Researchers at Orca Security have found a design flaw in the Google Cloud Build service. Attackers would have been able to gain Privilege Escalation resulting in unauthorized access to code repositories in Google’s Artifact Registry.

The researchers dubbed the vulnerability Bad.Build and say it could have far reaching consequences comparable to supply chain attacks like those caused by exploitation of flaws in 3CX, MOVEit, and SolarWinds.

The vulnerability was fixed in June and according to Google no further user action is required. But the security researchers claim that Google’s fix only limits the discovered Privilege Escalation (PE) vector and organizations are still vulnerable to the larger supply chain risk.

Since the researchers go on to explain how the Bad.Build design flaw can be exploited, users of Google Cloud Build are under advice to take action. We’ll let you know what to do below (under Mitigation).

First, let’s have a look at the problem.

In traditional software development, programmers code an application in one computing environment only to find bugs or errors when deployed in another environment. To account for this, developers bundle their application together with all its related configuration files, libraries, and dependencies required to run in containers hosted in the cloud. This method is called containerization.

Google Cloud Build is a managed continuous integration and delivery (CI/CD) service provided by Google Cloud that makes it easy getting container images on the cloud. Cloud Build also provides pre-built images that you can reference in a Cloud Build config file to execute your tasks.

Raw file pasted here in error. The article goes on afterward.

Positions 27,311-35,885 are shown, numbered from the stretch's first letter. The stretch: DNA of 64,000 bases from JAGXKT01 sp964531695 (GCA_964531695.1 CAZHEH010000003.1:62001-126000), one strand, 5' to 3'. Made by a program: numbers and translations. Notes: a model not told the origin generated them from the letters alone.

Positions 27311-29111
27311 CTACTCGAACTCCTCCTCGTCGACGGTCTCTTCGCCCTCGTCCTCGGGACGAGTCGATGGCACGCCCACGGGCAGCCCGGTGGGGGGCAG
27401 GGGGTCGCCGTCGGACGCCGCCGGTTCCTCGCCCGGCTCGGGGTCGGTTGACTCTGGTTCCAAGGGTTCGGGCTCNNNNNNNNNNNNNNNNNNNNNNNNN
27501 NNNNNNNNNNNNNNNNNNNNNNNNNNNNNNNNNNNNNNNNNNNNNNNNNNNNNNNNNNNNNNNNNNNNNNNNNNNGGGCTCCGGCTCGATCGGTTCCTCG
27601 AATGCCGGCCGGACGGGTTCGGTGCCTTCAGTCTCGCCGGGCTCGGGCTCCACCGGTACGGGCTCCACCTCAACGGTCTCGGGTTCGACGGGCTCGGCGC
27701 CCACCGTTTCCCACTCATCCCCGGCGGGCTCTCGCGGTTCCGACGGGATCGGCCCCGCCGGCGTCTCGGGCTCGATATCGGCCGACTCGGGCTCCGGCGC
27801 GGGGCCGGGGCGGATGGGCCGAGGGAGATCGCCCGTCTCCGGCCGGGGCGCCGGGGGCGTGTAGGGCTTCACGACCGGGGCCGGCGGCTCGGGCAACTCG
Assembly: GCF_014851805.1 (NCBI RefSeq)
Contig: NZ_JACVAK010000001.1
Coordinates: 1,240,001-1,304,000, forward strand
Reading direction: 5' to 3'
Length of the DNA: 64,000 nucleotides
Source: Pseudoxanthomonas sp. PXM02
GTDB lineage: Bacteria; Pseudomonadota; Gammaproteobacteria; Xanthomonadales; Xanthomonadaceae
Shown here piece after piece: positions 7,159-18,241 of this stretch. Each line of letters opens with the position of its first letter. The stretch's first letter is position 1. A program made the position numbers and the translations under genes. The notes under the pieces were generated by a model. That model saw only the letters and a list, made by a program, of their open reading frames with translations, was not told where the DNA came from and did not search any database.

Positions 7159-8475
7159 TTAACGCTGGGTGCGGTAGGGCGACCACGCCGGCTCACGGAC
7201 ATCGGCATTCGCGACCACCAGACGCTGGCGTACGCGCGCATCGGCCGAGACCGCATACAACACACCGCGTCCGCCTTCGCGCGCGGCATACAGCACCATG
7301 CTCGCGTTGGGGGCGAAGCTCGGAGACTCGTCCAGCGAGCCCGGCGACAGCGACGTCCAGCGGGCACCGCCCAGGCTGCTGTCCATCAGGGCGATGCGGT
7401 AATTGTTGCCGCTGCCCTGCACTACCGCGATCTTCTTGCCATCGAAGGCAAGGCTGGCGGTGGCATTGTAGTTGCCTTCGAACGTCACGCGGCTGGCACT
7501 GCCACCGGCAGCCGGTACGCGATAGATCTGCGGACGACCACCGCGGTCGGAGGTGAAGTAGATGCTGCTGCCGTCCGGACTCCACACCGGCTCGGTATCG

The Artifact Registry provides an overview of the packages you use while continuously monitoring and updating the state of those artifacts. This provides insight and control over the packages, images, and other dependencies used in your software development and delivery process.

The flaw uncovered by the researchers enables the impersonation of the default Cloud Build service account. By exploiting the flaw, an attacker can manipulate images in Google’s Artifact Registry and inject malicious code. If these images are intended to be used by customers of the supplying organization, the risk crosses from the supplying organization’s environment to their customers’ environments, constituting a supply chain attack.

When notified about the problem, Google revoked the logging.privateLogEntries.list IAM permission from the Cloud Build service account to adhere to the security principle of least privilege. When you enable the Cloud Build API in a project, Cloud Build automatically creates a default service account to execute builds on your behalf. This Cloud Build service account previously had the permission, which allowed the build to have access to list private logs by default. But, the revoked permission wasn’t related to Artifact Registry.

As a result, an attacker could use the artifactregistry permissions to download and exfiltrate an image that is being used inside Google Kubernetes Engine (GKE). They could then inject malicious code into the image and push it back to the artifact registry, which is then deployed once again to the GKE. Once the malicious image is deployed, the attacker can exploit it and run code on the docker container as root.


If there is anything the researchers made clear, is that it’s important that organizations pay close attention to the behavior of the default Google Cloud Build service account. Some important elements to keep in mind:

  • Principle of least privilege. Limit permissions to what’s needed and keep track of given permissions.
  • Implement cloud detection and response. If something goes wrong, it’s important to learn about it as early as possible.
  • Prioritize risks, but don’t lose sight of the fact that a combination of two or more seemingly harmless vulnerabilities can be chained into a fatal attack.

Google denied Orca Security’s assessment, explaining that the access given to service accounts is the “nature of automated systems that run independently,” but both agreed that it’s important to check permissions and adjust them as you see fit, depending on your threat model.

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